Saturday, September 4, 2010

Keynesians need a Class in Common Sense

I read Paul Krugman’s blog once in a while just to find out what the other half is thinking. Presently he is harping on the need to save our country from another Great Depression with more government stimulus.

So far we have been saved three times from big Great Depressions in the last 8 years.

The first time was when Greenspan and Bush saved us in 2002. The second time was when Bernanke saved us two years ago with 0% interest rates. And the third time was the bailout bonus for bankers.

There have also been little mini rescues such as the housing credit and cash for clunkers to name a few.

Also the government is planning to fund deficits of $1 trillion a year for the next ten years to continuously prevent various other great depressions that might come along.

It seems like preventing great depressions is the major government activity of late.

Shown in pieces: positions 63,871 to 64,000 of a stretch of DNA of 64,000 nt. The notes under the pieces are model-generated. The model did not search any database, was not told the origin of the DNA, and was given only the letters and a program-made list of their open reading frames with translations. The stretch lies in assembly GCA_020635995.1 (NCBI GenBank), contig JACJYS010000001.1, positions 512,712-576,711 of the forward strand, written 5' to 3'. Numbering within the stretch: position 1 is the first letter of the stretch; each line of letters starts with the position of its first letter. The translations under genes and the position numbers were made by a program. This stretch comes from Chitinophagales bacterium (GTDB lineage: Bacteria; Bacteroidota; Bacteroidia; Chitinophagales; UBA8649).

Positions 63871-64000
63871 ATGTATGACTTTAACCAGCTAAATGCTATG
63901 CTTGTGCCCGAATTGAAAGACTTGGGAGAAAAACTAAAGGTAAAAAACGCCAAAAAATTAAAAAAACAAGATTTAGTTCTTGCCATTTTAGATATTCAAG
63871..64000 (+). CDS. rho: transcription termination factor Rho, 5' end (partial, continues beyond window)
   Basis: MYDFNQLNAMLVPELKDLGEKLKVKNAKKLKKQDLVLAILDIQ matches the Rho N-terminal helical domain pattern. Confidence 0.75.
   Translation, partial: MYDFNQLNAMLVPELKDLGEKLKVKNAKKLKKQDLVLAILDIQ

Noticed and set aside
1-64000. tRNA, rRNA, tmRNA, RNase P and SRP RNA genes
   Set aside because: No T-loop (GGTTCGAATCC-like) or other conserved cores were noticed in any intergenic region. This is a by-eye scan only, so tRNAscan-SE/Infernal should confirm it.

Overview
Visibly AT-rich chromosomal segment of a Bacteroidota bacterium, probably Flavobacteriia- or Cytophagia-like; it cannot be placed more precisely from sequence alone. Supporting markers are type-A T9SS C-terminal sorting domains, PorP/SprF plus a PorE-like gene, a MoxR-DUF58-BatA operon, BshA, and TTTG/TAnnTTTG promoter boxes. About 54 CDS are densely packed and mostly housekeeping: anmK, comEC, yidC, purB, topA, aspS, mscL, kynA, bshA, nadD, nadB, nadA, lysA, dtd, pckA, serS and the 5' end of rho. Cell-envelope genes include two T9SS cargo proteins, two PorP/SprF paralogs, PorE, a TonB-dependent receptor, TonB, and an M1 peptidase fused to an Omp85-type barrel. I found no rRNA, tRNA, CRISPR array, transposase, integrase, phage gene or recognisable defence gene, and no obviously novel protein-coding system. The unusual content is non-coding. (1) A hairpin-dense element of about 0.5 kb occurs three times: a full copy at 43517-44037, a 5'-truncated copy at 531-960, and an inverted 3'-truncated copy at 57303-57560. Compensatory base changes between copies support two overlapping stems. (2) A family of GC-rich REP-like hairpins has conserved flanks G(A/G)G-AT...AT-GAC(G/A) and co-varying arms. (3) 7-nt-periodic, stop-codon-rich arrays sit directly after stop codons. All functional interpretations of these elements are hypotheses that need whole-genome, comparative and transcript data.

But Paul Krugman is adamant that this one is for real and we must borrow more money to prevent economic collapse. I assume that along with incurring this monstrous debt, he wants the government to waste the money just like they have done in all the previous rescue attempts.

Paul Krugman sees this as the end of the world but I see it as an opportunity.

I would like to suggest that we end this once and for all.

Let’s decide how much stimulus will stop great depressions for the next 10 years. Let's suppose it is $5 trillion. Then we divide $5 trillion 300 million ways and give $16,000 to everyone.

But for that $5 trillion I would need Dr. Krugman to sign a contract saying that he can’t ask for any more stimulus money for 10 years.

So Dr.Krugman will fund the biggest stimulus of all time.

It will be the most expensive economics class anyone has ever attended.

But he will get a lesson in real world economics. He will learn that:

  • Destroying a currency can't create long term prosperity.
  • Debt can't be eliminated with more debt.
  • Wasteful government spending doesn't create long term private sector job growth.
Some might say that spending $5 trillion to give Keynesian economists a class in common sense is ridiculous.

I say it is money well spent.

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